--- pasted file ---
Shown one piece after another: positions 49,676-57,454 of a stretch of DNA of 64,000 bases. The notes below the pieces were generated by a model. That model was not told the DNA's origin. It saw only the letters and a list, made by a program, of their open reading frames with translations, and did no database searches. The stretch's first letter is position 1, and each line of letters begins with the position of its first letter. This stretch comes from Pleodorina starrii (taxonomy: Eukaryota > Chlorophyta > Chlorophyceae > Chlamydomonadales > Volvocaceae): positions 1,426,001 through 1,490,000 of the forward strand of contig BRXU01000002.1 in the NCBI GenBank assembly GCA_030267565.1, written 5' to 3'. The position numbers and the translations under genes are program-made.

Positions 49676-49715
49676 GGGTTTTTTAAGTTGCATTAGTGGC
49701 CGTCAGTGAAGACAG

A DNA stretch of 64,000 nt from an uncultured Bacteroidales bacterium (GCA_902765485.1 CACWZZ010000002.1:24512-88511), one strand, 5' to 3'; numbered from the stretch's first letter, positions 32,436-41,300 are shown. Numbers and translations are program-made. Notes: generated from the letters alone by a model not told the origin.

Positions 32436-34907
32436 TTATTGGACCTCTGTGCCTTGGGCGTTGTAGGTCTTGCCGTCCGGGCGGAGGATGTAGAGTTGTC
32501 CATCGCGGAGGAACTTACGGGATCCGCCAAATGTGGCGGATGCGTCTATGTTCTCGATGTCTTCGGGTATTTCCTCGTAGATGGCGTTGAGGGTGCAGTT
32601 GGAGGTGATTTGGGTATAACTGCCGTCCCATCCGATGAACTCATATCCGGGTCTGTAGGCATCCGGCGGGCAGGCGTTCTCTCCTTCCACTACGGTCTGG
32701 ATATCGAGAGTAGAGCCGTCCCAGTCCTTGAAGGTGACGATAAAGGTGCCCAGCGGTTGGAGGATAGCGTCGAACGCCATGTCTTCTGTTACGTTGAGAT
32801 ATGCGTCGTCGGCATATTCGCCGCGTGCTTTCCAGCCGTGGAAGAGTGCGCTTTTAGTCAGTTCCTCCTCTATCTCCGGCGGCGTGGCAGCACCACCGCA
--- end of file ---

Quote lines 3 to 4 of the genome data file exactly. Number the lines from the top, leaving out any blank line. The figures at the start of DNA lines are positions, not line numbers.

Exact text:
49676 GGGTTTTTTAAGTTGCATTAGTGGC
49701 CGTCAGTGAAGACAG